Tuesday, 25 July 2006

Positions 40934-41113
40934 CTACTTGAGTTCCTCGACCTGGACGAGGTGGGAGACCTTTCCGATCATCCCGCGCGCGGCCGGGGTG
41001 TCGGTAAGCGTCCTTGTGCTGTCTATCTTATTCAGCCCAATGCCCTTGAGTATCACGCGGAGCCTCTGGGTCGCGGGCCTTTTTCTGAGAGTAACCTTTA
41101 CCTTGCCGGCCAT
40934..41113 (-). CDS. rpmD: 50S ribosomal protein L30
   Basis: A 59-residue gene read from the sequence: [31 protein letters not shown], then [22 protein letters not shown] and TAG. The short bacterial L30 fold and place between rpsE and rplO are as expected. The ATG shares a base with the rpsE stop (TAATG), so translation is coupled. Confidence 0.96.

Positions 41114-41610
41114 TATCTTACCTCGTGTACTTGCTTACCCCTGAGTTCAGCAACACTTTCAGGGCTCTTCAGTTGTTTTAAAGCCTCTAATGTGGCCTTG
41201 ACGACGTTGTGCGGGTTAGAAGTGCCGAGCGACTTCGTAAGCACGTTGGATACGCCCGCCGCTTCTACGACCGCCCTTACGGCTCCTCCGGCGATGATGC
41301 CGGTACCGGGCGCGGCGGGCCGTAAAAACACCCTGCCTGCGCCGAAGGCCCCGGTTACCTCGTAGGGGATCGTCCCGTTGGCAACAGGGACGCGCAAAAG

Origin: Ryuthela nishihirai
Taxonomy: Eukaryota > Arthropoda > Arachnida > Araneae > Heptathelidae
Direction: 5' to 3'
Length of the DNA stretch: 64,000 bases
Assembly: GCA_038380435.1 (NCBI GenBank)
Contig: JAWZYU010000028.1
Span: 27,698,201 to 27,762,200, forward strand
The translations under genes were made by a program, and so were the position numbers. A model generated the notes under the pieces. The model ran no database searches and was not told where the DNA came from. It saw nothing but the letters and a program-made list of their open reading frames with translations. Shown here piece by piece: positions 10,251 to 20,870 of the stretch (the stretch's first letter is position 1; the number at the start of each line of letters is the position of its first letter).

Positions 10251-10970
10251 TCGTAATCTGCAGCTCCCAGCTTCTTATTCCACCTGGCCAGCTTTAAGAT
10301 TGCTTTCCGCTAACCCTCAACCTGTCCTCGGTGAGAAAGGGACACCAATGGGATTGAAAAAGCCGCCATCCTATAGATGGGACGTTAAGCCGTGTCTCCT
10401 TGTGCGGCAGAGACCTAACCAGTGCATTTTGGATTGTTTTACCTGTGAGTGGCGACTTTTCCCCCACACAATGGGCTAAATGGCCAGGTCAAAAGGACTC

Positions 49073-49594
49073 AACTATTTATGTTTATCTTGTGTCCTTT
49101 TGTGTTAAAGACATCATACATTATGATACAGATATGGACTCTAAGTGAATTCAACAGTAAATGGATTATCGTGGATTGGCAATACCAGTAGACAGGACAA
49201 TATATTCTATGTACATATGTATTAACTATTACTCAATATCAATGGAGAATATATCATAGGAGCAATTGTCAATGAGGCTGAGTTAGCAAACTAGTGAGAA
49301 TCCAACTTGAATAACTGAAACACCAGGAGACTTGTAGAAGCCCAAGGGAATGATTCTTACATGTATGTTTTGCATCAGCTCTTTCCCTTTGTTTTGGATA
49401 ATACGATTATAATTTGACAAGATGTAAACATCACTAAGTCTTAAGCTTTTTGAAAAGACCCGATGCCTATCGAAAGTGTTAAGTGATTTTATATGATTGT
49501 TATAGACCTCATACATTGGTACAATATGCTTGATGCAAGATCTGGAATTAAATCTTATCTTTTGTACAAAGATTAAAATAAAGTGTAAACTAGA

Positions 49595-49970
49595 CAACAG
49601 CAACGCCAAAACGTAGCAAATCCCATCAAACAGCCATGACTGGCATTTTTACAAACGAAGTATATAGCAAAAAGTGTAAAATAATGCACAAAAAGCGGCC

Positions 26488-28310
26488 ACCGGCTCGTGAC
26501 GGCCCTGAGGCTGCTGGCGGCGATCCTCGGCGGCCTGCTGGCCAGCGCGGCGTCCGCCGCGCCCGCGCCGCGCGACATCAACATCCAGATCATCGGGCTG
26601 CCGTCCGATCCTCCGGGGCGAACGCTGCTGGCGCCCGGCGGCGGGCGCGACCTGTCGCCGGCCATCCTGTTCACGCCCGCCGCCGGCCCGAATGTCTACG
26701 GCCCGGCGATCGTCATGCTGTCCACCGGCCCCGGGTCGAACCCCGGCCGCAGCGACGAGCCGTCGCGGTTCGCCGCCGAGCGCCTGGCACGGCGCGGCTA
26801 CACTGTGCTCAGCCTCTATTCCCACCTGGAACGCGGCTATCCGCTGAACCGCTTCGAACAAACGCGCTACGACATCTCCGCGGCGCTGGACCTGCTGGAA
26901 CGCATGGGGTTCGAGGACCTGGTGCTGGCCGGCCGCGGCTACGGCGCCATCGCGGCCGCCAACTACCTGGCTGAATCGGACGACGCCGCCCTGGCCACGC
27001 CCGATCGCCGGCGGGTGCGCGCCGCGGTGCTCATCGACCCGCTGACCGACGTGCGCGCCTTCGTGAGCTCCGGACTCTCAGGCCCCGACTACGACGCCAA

OK. This is going to be a paeon to retail possibilities; I apologise, but only a little. Having a comfortable bed is one of those things that's pretty baseline on Maslow's hierarchy of needs. Pocket sprung has always seemed to me to be a euphemism for lumpy, poky, uneven and unrestful, so something smooth and supportive does it for me. Horribly allergic to goose feathers (that particular fab and pricey duvet is now luxuriating on the guest bed), I hunt out the squashiest non-allergenic quilts and greedily steal as much of it for my side of the bed as possible. I thought I had it sorted until I spent the night at friends; it's Jane and Richard that have got it sorted. I got into a great big bed kindly vacated by one of their children to discover a kind of duvet-under-the-sheet deliciousness. I was the filling in a duvet sandwich. I spent an age scrunching it in glee with my toes and wriggling my shoulders deeper in a state of disbelieving comfort. What was this thing? Why hadn't anyone told me about it? Why wasn't Annalisa Barbieri writing about it every Saturday? Does everybody else know about it? WHY HADN'T SOMEONE TOLD ME? My world didn't include mattress toppers, enhancers or pads. I'd never heard about, seen or slept on one before. Once you start hunting on the web they are everywhere, costing from a few pounds up to £400 and no doubt even more. Being out in the sticks I can't just pop into my local M&S for instant bedtime gratification, and after some entirely useless email correspondence with that famous store trying to replicate the Jane and Richard experience but getting precisely nowhere, I waited till a looming meeting in Bristol would get me in spitting distance of shops. There, in John Lewis, hiding nonchalantly and without ceremony among the duvets was the holy grail. £55 for nightly bliss is a small price to pay.